One spring evening, the Moon sends one of her children to a poor childless couple and tells that she will be theirs to look after for 18 years. A beautiful folktale from Japan that celebrates wisdom, kindness, and goodness. (duration – 8 minutes) An episode from Journey with Story, a storytelling podcast for kids.
Moonflower – tale from Japan
Do you ever look up at the moon when you are in your bed? Do you like seeing moonbeams spilling across your floor? If you had to make up a story about the moon – I wonder what would you say.
Hello everyone I’m Kathleen Pelley – Welcome to JWS. Todays story is an old folktale from Japan and it is all about what happens when the Moon casts its magic on the earth.
Thanks to all of you who have been connecting with me on IG and sending me your marvelous drawings. Keep them coming to IG at JWS.
And, mums and dads, if you are enjoying this ad free podcast, it would really help us if you would subscribe, rate review and share it with others. Thanks so much.
Let’s take a journey with Moonflower
Once upon a time, there lived a poor horse farmer and his wife who wished with all their hearts to adopt a child and raise her as their own. But when they went to the mayor to make their request, he refused them, saying they were too poor and would have nothing to offer any child. The couple were heartbroken and as time went by their sorrow grew even more.
Then one spring night, they noticed the moon was shining more brightly than usual, pouring into the windows of their little cottage. Suddenly, a moonbeam shone directly through their window onto their dining table. A small dot appeared on the beam, and as the couple watched in astonishment, that dot grew until it was a tiny, silvery horse, as little as a mouse. On his back he carried a flowering cherry branch.
As the couple stared, a deep voice filled the room. “Don’t be sad,” the voice said. “I am the moon, and I am sending you one of my children.”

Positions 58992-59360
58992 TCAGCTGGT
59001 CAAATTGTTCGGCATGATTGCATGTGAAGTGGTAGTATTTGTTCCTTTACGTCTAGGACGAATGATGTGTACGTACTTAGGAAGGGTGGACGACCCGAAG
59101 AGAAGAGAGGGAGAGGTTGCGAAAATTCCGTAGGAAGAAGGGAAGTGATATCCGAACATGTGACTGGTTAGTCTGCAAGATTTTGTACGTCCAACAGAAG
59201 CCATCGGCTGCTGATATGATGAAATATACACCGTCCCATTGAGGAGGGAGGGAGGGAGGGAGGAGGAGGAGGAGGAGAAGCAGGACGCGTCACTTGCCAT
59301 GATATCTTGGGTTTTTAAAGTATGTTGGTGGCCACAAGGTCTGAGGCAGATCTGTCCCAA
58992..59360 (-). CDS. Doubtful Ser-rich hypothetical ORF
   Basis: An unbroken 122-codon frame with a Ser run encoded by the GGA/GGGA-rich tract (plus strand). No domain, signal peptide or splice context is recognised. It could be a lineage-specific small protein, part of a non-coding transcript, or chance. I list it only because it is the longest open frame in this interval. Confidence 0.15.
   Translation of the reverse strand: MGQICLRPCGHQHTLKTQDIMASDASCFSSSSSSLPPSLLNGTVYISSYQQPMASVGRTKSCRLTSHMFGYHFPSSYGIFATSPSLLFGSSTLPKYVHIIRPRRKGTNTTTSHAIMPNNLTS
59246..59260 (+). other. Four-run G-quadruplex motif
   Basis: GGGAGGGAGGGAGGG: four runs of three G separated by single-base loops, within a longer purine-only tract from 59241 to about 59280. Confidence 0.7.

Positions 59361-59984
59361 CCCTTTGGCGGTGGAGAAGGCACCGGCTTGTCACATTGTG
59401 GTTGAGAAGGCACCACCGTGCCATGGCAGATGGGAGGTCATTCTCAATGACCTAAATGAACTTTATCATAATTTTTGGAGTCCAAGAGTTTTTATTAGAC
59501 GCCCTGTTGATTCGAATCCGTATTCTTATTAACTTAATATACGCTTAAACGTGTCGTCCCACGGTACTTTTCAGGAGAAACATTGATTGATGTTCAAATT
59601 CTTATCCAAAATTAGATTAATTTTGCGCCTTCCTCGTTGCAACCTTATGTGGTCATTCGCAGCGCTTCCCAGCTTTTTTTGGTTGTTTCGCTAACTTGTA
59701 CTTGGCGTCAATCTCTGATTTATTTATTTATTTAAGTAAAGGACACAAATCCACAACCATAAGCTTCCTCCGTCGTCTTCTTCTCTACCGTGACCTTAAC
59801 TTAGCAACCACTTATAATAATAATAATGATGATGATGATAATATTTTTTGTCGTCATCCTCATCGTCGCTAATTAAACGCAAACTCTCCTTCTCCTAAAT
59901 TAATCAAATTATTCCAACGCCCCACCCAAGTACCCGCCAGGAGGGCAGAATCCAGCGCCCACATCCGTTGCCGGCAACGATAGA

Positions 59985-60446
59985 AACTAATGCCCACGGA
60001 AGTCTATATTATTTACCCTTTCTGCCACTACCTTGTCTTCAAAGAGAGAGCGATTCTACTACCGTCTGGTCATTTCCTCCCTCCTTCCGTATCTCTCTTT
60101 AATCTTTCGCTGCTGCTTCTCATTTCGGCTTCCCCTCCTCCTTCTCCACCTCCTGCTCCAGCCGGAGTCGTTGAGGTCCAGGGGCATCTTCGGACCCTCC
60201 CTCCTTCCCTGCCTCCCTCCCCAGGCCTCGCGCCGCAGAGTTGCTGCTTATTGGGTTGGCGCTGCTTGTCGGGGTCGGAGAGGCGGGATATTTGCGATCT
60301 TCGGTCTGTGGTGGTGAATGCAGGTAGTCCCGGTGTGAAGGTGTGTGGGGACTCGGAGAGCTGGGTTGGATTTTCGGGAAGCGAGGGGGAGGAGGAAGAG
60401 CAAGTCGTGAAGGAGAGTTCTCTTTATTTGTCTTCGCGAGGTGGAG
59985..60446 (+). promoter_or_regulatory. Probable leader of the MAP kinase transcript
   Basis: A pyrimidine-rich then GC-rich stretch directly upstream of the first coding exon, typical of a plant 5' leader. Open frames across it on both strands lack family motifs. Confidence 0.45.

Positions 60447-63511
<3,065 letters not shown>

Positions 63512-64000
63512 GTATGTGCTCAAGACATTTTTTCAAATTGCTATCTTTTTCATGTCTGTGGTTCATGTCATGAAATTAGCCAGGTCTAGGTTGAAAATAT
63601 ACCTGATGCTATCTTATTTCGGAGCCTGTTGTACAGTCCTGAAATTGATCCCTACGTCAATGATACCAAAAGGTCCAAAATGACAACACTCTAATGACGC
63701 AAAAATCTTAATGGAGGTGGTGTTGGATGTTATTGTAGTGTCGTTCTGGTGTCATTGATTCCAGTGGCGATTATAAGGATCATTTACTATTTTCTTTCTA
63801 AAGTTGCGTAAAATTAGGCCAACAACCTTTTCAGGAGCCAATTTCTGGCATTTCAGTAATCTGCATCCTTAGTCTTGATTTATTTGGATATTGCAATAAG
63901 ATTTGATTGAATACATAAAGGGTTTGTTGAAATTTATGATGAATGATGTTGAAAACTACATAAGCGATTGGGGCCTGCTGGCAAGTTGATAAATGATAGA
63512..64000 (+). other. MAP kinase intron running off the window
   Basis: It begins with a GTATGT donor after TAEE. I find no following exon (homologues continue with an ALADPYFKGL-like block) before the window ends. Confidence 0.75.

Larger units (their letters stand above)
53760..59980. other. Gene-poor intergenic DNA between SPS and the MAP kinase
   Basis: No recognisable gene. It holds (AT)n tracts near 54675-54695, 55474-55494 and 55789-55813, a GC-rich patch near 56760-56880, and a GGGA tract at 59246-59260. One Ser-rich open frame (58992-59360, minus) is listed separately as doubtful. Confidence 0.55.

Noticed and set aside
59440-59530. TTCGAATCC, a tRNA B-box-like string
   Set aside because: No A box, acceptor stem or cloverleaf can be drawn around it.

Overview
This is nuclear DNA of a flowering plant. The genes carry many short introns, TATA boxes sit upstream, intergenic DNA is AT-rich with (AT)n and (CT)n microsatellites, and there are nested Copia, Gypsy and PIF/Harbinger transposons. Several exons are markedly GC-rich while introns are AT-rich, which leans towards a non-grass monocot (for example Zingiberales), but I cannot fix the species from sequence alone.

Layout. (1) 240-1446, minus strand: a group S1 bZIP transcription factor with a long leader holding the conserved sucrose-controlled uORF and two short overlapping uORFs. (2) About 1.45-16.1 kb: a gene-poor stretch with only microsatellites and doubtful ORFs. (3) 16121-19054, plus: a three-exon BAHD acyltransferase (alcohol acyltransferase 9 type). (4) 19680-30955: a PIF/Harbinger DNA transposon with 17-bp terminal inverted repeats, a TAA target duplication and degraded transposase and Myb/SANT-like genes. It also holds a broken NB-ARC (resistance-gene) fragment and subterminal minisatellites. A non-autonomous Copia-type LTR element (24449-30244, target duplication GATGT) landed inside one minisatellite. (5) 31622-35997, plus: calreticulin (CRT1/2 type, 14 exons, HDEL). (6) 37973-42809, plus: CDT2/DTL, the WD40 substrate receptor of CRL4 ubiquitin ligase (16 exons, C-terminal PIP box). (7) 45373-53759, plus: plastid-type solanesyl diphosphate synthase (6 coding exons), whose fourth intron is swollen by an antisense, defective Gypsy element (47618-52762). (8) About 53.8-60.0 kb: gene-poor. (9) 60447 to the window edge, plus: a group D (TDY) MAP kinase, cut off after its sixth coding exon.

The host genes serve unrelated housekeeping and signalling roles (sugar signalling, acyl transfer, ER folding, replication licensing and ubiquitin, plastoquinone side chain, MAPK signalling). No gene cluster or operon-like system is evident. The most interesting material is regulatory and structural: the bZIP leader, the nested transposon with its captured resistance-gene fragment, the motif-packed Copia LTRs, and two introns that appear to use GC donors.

With those words, one cherry blossom opened its petals, and there sat a tiny baby, as small as the tip of a finger.
“This is Moonflower, and she will be yours to love and raise for 18 years,” the voice said. “When she is 18, she must return to me. Now, lift her from the flower and take good care of her.”
The woman reached out and lifted the tiny baby and placed her on a mat, and Moonflower at once began to grow. Soon she was the size of a human baby, with eyes shining as brightly as stars. She was dressed in a pink kimono embroidered with cherry blossoms, and in her hand she held a magnificent ruby.
The tiny horse turned and raced back up the moonbeam, and the moon said, “Use the years wisely.”
A moment later, the moonbeam disappeared.
The farmer and his wife sold the ruby for a great deal of money, and with this money they fixed their farm and bought more horses, and soon they never had to worry about money again, for they had more than enough now to live well and raise their beautiful Moonflower.
As the years passed, the family’s stables grew. Warriors from everywhere purchased horses from them, for their horses were the finest in the land. As their wealth grew, so did their generosity.
Moonflower grew up to be kind, generous, wise and lovely. Everyone adored her and treated her with great respect. They were grateful she had come to Earth.